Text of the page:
Calcutta, Feb. 19: The United Bank of India (UBI) is planning to sell bad assets to asset reconstruction companies to lower its losses and improve its balance sheet.
Two senior bank officials told The Telegraph that the stressed public sector lender could sell some of its non performing assets as part of its efforts to get back into the black.
The bank is also planning to recover bad loans worth Rs 2,000 crore to lower its losses in the quarter ending March 31, 2014.
After suffering a net loss of Rs 1,238.08 crore in the December quarter, the regional heads of the bank met in Calcutta to prepare a plan to help improve performance in the final quarter ending March.
“The regional offices have been notified of the recovery drive which is critical for improving the health of the bank,” a senior official said.
“Besides recovery, there could be selling of stressed assets. The bank is making the necessary preparations for it,” he said.
Assets worth Rs 450-500 crore could be put up for sale.
Industry observers feel the sale of bad loans to asset reconstruction companies (ARCs) could help the bank to clear up its balance sheet.
Since these assets are fully provided for in the books, the proceeds from the sale of such assets go directly into the bank’s profit and loss account. However, ARCs purchase these assets at a discount to the offer price.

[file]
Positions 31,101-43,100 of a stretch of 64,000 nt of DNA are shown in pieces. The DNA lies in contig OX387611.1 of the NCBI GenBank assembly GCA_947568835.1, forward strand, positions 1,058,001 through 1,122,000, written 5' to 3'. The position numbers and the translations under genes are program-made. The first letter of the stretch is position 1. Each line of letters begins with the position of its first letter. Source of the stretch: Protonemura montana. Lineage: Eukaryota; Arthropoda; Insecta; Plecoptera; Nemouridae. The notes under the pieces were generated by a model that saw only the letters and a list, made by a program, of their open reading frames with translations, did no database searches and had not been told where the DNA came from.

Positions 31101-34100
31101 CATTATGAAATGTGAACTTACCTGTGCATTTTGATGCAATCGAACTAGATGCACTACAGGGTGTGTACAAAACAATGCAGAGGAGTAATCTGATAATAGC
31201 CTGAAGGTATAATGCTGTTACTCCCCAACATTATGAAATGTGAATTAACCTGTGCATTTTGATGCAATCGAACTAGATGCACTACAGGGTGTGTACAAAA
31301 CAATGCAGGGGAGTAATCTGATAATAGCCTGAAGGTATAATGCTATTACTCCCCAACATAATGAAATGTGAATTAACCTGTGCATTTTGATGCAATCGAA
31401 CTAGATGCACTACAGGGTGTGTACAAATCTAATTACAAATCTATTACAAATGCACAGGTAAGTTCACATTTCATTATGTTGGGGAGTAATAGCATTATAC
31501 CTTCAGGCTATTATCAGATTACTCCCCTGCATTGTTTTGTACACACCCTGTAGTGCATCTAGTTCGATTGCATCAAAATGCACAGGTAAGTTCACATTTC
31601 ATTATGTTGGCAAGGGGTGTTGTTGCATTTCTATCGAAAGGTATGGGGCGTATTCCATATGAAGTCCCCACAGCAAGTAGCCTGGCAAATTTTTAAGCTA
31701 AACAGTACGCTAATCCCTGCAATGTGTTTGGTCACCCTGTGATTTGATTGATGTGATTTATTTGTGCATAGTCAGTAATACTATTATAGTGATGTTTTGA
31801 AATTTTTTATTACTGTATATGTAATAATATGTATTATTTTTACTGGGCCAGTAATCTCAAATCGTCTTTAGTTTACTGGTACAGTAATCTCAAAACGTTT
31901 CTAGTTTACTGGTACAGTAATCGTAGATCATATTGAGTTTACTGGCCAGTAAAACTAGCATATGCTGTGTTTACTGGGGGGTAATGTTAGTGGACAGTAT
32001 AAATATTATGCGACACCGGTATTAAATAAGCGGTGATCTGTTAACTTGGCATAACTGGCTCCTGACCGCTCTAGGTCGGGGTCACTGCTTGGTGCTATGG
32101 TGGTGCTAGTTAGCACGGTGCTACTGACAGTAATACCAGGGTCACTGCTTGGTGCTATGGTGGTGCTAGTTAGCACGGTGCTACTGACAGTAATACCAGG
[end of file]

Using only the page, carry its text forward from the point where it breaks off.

While Allahabad Bank has already sold off some bad loans, several other public sector banks are reportedly looking to sell off such assets to improve their balance sheets.
Blame on Finacle
The UBI has detected deficiencies in the software system sourced from Infosys that helps the bank to identify bad assets.
“The CBS (core banking solution) system is based on Finacle, which is used by many other banks. The Finacle system has inherent deficiencies.
“The deficiencies hamper correct identification of NPAs in borrowers under the Kisan Credit Card scheme, restructured accounts, over draft accounts and those covered by the Export Credit Guarantee Corporation scheme,” Ambarisha Nanda, general manager (planning and development) of the UBI, told the BSE.
He added there was no “intentional intervention at any level” to hide NPAs.
In response, Infosys said, “The solution has the proven ability and framework required to address the asset classification and NPA reporting under the IRAC (Income Recognition, Asset Classification) norms prescribed by the RBI.”